The cynics insist that America’s race against the Russo-Iranian alliance for control over Deir ez-Zor is “about oil.” Not so. Yes,  Deir ez-Zor has a great deal of oil in the sands beneath it, but the U.S. objective is geopolitical: we want to stop Iran from expanding its control over the Shia Crescent. Denying Iran control over the ancient caravan routes is vital to keeping Iran contained and preventing Iranian hegemony in the region.

Trump’s antipathy to Iran’s nuclear weapons program is only one part of a larger containment strategy.

While the Russians, the Iranians, and Syrian dictator Bashar al-Assad are apoplectic over the U.S.  push for control in Deir ez-Zor, the fact is without preventing the growth of Iranian influence—partly by denying Iran physical links with its allies in Syria and Lebanon—the Trump goal of containing Iran will ultimately fail. Failure to contain Iran will result in destruction of the American geostrategic position in the Mideast. This would not only threaten Israel, but it would also undermine our efforts to defeat jihadist terror networks, and it could lead to a potential nuclear conflict between Iran and the Saudi Arabian-led Sunni coalition of states that would develop nuclear arms under such dire geopolitical conditions. So, yes, this is what an “America First” foreign policy looks like.

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About Brandon J. Weichert

Brandon J. Weichert is a geopolitical analyst who manages The Weichert Report. He is a contributing editor at American Greatness and a contributor at Asia Times . He is the author of Winning Space: How America Remains a Superpower (Republic Book Publishers). His second book, The Shadow War: Iran's Quest for Supremacy (Republic Book Publishers) is due in Fall of 2022. Weichert is an educator who travels the country speaking to military and business audiences about space, geopolitics, technology, and the future of war. He can be followed via Twitter: @WeTheBrandon.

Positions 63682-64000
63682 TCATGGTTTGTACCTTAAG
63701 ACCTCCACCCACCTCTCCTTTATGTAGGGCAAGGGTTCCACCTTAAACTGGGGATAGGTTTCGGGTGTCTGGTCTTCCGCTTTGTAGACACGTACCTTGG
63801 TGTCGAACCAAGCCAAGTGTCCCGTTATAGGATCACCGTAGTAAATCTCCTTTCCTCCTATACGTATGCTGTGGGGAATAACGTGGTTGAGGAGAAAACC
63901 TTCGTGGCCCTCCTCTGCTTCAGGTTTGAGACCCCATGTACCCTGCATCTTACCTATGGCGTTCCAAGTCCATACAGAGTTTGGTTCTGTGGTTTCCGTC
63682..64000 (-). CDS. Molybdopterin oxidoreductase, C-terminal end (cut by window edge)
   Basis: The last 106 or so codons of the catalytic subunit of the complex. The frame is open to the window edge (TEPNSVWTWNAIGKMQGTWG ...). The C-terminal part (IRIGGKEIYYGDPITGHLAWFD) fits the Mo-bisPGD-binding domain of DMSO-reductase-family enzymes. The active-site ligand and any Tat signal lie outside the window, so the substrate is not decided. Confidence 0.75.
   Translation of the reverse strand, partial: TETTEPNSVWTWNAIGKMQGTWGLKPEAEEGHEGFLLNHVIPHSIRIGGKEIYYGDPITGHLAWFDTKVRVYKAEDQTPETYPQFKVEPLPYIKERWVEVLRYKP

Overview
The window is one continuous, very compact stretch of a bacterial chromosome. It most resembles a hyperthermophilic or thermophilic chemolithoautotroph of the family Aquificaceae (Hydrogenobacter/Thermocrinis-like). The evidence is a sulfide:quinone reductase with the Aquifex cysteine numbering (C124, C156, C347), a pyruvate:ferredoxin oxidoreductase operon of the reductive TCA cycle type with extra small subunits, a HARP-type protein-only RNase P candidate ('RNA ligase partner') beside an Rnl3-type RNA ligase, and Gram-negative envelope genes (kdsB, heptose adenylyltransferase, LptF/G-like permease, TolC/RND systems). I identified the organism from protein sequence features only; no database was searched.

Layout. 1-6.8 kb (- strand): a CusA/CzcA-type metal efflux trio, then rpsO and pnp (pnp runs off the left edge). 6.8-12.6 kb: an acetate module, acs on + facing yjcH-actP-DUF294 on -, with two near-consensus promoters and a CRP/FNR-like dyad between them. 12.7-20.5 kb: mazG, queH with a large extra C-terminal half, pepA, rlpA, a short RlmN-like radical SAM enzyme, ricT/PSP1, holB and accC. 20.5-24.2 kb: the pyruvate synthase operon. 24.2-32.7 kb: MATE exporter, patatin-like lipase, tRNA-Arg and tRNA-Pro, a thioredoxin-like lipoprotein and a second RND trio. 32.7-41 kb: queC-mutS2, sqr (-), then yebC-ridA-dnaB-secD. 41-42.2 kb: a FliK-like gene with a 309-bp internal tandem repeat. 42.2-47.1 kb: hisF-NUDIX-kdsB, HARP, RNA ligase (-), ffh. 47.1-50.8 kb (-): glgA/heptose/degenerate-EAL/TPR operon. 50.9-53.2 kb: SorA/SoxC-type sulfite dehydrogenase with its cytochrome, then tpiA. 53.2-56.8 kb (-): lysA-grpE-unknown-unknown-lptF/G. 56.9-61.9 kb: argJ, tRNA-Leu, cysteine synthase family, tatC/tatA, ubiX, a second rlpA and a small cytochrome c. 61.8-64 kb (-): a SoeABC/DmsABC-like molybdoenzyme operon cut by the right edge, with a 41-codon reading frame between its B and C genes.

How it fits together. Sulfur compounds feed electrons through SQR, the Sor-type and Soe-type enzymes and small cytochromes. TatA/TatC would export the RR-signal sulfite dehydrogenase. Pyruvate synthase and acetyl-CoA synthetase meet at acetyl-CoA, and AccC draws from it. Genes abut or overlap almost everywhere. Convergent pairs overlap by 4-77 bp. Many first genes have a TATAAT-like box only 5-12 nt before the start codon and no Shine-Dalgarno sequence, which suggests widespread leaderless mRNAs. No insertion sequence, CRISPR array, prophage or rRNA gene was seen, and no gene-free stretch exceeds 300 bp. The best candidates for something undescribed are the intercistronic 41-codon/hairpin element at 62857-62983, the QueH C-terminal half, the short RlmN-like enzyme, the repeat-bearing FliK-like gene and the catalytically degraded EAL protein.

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6 responses to “Trump’s Syria Policy is About Containing Iran”

  1. North Korea’s Syrian Connection:
    Yet another reason why one way or another it needs to be disarmed.

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  2. Sept 18, 2017 / 5:13 P.M. EDT: [from Pres. Trump’s bilaterals with PM Netanyahu and Pres Macron on Iran, Syria:
    “Sept 18, 2017 Press Briefing by Press Secretary Sarah Sanders and State Department Director of Policy Planning Brian Hook, Hilton Midtown New York, New York 5:13 P.M. EDT

    “…on Iran, we are taking a comprehensive approach to the range of Iran activities — its threat network, its ballistic missile
    systems, its nuclear program. And that is something which I think
    is very much needed after the Iran deal.

    I think the Iran deal [JCPOA] became a proxy for an Iran policy, and we are trying to take a